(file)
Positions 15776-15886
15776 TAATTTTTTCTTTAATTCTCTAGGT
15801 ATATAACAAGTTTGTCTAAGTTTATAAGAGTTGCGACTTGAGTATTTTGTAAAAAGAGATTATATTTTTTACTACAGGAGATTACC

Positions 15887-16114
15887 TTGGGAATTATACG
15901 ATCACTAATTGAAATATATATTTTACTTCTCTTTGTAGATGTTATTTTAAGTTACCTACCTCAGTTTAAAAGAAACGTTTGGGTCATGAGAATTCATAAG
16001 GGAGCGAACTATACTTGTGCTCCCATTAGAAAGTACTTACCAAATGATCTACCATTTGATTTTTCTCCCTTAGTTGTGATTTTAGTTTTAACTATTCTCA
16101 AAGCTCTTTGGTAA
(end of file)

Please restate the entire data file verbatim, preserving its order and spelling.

Positions 15776-15886
15776 TAATTTTTTCTTTAATTCTCTAGGT
15801 ATATAACAAGTTTGTCTAAGTTTATAAGAGTTGCGACTTGAGTATTTTGTAAAAAGAGATTATATTTTTTACTACAGGAGATTACC

Positions 15887-16114
15887 TTGGGAATTATACG
15901 ATCACTAATTGAAATATATATTTTACTTCTCTTTGTAGATGTTATTTTAAGTTACCTACCTCAGTTTAAAAGAAACGTTTGGGTCATGAGAATTCATAAG
16001 GGAGCGAACTATACTTGTGCTCCCATTAGAAAGTACTTACCAAATGATCTACCATTTGATTTTTCTCCCTTAGTTGTGATTTTAGTTTTAACTATTCTCA
16101 AAGCTCTTTGGTAA